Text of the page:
2. In addition the operating times of bus lanes (set up by different local authorities)East and West of the junction are still confusing and lead to various levels of rage when everyone is trying to get into the 'straight ahead' lane, particularly going West.

    How did Ken Livingstone expect to put a tram down this road - presumably by diverting cars around side streets unsuitable for heavy vehicular traffic? Let's remember that and the expensive full colour 'consultation' documents that went with the proposal when the Mayoral election comes round again.

  3. There's an issue with the phasing of those lights, in my view.

    You get a massive queue blocking up Old Oak road, and stretching back to the Westway. It moves at the rate of about 2 cars every cycle of the lights.

    That means that motorists (myself included) are exasperated and frustrated by the time they actually get to the lights. Sometimes that queue can take over 15 minutes to get through.

    And THAT means motorists are more likely to do something silly out of impatience... such as jumping the red.

    High time it got sorted.

  4. Why people are careless and why they don't obey rules and regulation. so that these types of victims are happened.obey the rule and regulation gets its benefits.

  5. It's good to hear that no one was seriously hurt. It's not a joke having to deal after an accident - physically and emotionally. My thoughts and prayers are with them.

  6. I have written to my local Councillor and it elicited this detailed reply from H&F. I still think it needs a right filter or at the very least a re-design of the bus lanes.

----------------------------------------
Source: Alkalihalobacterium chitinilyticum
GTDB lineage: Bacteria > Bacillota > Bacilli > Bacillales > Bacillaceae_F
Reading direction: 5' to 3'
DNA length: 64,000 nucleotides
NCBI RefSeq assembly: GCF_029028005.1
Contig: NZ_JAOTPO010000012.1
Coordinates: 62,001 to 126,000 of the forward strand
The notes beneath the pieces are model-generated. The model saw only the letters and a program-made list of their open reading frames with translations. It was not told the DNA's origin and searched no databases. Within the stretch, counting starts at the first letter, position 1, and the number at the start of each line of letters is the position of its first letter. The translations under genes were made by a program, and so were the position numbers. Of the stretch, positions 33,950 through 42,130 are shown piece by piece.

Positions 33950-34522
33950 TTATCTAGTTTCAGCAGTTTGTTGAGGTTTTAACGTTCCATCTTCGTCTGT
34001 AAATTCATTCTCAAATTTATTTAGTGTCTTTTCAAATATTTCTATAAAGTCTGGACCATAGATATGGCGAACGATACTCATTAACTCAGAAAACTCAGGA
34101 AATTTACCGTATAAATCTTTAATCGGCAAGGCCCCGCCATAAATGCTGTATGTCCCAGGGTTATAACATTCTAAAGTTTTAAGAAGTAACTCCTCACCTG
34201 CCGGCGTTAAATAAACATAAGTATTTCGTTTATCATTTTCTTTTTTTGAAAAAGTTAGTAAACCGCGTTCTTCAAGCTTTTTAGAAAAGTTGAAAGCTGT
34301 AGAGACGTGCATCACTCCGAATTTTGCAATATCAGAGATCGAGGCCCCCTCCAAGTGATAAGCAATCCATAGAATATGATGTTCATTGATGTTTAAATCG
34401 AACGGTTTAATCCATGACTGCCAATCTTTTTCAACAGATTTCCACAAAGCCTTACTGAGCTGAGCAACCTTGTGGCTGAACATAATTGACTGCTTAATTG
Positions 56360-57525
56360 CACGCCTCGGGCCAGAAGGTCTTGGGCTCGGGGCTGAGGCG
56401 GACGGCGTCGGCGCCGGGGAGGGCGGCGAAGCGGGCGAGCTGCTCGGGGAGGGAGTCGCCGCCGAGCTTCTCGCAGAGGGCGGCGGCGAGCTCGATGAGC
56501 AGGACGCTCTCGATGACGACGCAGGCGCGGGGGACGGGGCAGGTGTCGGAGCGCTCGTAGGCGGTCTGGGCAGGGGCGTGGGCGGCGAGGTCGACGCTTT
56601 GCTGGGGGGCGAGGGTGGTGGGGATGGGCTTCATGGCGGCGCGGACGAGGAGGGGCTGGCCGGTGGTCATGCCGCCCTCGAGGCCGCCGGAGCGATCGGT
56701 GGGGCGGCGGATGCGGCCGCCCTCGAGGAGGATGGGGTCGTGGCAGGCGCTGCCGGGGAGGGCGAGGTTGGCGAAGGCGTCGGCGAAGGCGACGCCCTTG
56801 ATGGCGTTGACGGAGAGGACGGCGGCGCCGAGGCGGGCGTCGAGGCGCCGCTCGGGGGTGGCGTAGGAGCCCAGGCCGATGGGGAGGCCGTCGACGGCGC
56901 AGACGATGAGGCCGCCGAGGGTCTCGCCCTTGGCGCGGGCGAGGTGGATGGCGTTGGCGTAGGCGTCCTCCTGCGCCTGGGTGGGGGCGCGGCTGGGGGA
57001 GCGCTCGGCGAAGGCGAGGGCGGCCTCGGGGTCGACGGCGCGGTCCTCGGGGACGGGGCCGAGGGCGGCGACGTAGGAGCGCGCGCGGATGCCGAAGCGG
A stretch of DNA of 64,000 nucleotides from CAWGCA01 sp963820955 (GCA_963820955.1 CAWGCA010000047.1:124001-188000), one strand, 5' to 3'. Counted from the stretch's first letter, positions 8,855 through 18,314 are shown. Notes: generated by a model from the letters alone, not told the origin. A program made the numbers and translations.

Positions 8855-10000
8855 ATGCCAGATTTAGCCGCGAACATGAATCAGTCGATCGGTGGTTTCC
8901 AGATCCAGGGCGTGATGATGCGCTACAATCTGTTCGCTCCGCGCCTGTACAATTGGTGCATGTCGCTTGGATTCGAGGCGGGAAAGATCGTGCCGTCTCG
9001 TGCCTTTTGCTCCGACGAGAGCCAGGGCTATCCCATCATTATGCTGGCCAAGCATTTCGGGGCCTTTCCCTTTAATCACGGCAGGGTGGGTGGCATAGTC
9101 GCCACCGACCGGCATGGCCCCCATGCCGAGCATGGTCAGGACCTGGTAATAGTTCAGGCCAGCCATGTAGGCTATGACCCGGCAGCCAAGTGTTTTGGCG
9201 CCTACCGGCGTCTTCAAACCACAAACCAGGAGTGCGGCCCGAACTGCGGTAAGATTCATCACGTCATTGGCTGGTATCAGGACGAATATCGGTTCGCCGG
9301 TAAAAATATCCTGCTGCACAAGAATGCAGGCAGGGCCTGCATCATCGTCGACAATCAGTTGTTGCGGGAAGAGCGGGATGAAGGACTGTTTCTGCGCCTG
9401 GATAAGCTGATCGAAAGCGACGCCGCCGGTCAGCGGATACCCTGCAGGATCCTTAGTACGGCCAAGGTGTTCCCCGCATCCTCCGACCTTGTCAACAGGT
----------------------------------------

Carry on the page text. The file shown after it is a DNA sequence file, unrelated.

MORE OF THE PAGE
Dear Councillor Homan,

    I Casework Ref.394993 - Right hand turn filter

    Thank you for your email of 2nd October 2011 regarding the junction of Uxbridge Rd
    with Askew Rd.

    With regards to the traffic signals at the junction of Uxbridge Rd with Askew Rd, I
    confirm highways improvements were completed at the junction in June 2010. The
    purpose of the junction improvements were to ease/reduce traffic congestion at the
    junction by making changes to the road layout by widening the road, repositioning of
    central road islands, remarking of traffic lane markings on the approaches and
    upgrading of the traffic signals. This provided benefits to all traffic users
    (buses, cyclists, pedestrians and motorists).

    I can confirm that right turn filters had been assessed as part of the design
    considerations for the junction. The conclusion was that the introduction of the
    Uxbridge Rd east and westbound filters would have had a negative effect on the
    phased traffic timings for the other junction roads and would therefore not achieved
    the intended benefits of the scheme.

    If you have any further queries regarding this matter, please do not hesitate to
    contact me on telephone number 020 8753 3056.

    Yours sincerely

    Colin Glendenning
    Team Manager
    Highways and Construction
    Highways & Engineering Division
    Environment Services Department
    London Borough of Hammersmith & Fulham